‘They have killed the game’ – World Rugby slammed for ‘unhealthy obsession’ after depowering scrums

Jared Wright
Springboks v France scrum with Damian Willemse's iconic scrum call.

World Rugby's decision to remove the scrum option from a free-kick has not gone down well.

World Rugby’s decision to remove the scrum option from free-kicks has been met with widespread criticism as fans slam the governing body’s move.

On Thursday, World Rugby confirmed a host of ‘fan-focused’ law changes that will come into effect from July 1, 2024.

The two new law amendments, in addition to the scrum removal, encompass a revision to offside from kicks in open play – aka ‘Dupont Law’ – and a ban on the controversial ‘crocodile roll’ technique used to move a player away from the tackle/ruck area.

However, it’s the removal of the scrum option from free-kicks that’s causing the most uproar, sparking a heated backlash among rugby enthusiasts.

Many believe that the decision depowers strong scrummaging teams as the weaker scrum could concede a free-kick in order to avoid a penalty or the set-piece entirely, as teams would only be able to run or kick from a free-kick.

“Personally, I believe that the law amendments and suite of closed trials will add to the entertainment factor,” World Rugby chairman, Sir Bill Beaumont said.

“As with all trials, we will comprehensively review their effectiveness and take feedback from across the game.”

Reaction to law changes

While there are some that believe that the change is positive, the overwhelming response has been negative.

Springboks fans were particularly annoyed by the decision particularly after the iconic scrum call from full-back Damian Willemse after claiming a mark in his 22 during the Rugby World Cup quarter-final against France.

“World Rugby saw Damian Willemse call a scrum from a mark and said ‘enough of that’,” content creator Kooks Kuhle wrote on social media platform X, formerly Twitter.

For the love of scrums, World Rugby stop changing the laws!

Nigel Owens in agreement with South Africans as ex-referee bemoans World Rugby’s scrum proposal

Another Bok supporter added: “I guarantee you this law wasn’t even in consideration until the Boks audaciously called for a scrum from a mark. They’re not even hiding it at this point.”

Planet Rugby’s James While was also puzzled by World Rugby’s decision, noting: “Given what a dramatic & iconic moment this was when SA did it, I simply don’t understand the logic of the revision being fan-focused.”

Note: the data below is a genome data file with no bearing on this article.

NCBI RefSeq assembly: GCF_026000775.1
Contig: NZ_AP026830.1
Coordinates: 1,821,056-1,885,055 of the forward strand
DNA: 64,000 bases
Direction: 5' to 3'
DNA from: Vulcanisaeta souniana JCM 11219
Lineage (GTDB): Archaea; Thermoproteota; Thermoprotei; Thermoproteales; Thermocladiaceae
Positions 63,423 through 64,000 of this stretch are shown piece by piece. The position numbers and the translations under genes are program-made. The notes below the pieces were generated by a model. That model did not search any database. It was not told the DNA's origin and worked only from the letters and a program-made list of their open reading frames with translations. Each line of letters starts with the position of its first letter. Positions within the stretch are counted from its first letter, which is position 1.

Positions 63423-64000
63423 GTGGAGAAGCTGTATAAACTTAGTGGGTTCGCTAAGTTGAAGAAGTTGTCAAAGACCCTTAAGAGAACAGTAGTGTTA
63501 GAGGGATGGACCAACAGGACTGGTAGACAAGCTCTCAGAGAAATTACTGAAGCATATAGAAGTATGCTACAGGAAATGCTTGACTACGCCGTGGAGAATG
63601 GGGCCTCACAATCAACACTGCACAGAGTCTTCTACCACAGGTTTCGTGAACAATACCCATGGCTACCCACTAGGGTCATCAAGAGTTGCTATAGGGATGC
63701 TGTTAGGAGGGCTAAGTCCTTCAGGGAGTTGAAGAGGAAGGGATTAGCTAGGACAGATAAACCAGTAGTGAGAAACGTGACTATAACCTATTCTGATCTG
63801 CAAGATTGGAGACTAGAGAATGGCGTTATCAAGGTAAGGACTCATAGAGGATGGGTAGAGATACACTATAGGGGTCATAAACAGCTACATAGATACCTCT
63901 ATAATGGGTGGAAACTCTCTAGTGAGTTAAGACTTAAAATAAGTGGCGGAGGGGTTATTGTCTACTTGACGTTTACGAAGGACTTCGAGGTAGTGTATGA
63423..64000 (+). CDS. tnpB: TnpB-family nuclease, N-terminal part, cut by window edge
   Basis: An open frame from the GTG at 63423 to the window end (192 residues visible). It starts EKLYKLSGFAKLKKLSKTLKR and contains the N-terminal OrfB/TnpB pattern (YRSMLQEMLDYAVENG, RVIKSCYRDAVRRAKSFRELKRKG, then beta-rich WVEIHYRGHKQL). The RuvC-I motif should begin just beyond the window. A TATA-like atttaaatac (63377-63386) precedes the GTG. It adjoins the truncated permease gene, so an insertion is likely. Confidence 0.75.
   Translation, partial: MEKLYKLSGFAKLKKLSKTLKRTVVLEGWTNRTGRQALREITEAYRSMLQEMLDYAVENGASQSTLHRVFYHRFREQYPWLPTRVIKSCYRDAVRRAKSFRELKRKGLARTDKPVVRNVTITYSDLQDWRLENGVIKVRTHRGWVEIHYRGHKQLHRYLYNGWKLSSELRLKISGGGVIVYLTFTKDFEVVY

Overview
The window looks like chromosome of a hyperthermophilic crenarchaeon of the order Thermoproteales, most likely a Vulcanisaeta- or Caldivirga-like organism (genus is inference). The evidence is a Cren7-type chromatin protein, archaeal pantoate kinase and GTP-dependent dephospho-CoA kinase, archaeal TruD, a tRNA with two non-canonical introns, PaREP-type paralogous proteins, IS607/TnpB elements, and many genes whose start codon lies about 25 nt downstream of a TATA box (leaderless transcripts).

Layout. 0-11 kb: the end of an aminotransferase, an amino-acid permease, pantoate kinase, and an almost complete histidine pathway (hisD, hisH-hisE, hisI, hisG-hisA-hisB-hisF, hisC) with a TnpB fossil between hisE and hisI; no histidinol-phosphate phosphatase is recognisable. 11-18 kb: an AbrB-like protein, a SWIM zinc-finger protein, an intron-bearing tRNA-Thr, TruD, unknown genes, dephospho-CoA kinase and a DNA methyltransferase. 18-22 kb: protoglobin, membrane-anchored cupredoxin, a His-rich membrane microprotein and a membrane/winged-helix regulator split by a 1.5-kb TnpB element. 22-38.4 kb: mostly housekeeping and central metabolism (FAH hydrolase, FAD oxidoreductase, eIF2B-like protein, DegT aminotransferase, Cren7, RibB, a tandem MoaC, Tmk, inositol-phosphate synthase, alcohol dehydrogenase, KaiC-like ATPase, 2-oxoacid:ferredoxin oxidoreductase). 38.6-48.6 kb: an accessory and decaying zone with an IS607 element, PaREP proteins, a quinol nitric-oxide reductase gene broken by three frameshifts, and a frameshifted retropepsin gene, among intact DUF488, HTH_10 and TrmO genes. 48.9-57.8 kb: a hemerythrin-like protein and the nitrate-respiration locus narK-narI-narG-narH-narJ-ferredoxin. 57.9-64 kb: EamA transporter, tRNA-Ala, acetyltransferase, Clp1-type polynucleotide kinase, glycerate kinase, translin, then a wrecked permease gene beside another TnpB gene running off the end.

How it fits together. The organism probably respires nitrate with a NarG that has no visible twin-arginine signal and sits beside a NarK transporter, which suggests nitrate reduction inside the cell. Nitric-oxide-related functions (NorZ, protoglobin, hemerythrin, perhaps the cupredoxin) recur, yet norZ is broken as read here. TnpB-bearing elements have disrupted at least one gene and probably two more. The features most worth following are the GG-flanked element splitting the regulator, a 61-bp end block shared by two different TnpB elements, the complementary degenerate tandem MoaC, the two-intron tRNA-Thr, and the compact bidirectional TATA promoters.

The scrum-loving social media accounts were also rather miffed by the decision.

“World Rugby doing it’s best to remove the scrum from the game. It’s one of the things that makes union unique and something World Rugby should be embracing not trying to make the overall game into League Lite to keep some slack jawed yokels like Matt Williams happy,” Over The Hill Prop remarked.

Derek Alberts added: “Find me one fan that agrees with the scrum law, which will allow teams with weak scrums to easily avoid them. You have a sport for all sizes yet continue to ostracise blokes wearing 1-8. Stop this obsession with speed. If it were so in demand, League would be far more popular.”

Addicted to unnecessary changes

Another fan slammed World Rugby’s tinkering of the laws: “World Rugby is chemically addicted to making wildly unnecessary and unpopular changes and immediately blaming it on the fans who did not ask for them at ALL.”

There was also a feeling that the game’s governing body simply doesn’t appreciate the set-piece with several posts reading along the lines of ‘Why do World Rugby hate scrums?’

Another added: “And just like that, they have killed the game.”

Others have accused World Rugby of edging the game ever closer to becoming rugby league.

“Unhealthy obsession with “speed up game”. That form of “rugby” exists in League …. rather celebrate points of difference than morphing into a watered down rugby league product. More scrums better!” one reply to the official announcement read.

There were some positives from the law amendments, which ‘Sport-obsessed’ lawyer Tim O’Connor mentioned in his reaction.

“Banning the crocodile roll is excellent and long overdue; the offside one is meh, and makes no real difference; and preventing scrums from free kicks is actively counterproductive by removing space on the pitch and allowing defenders to fan out and fill it unfatigued,” he wrote.

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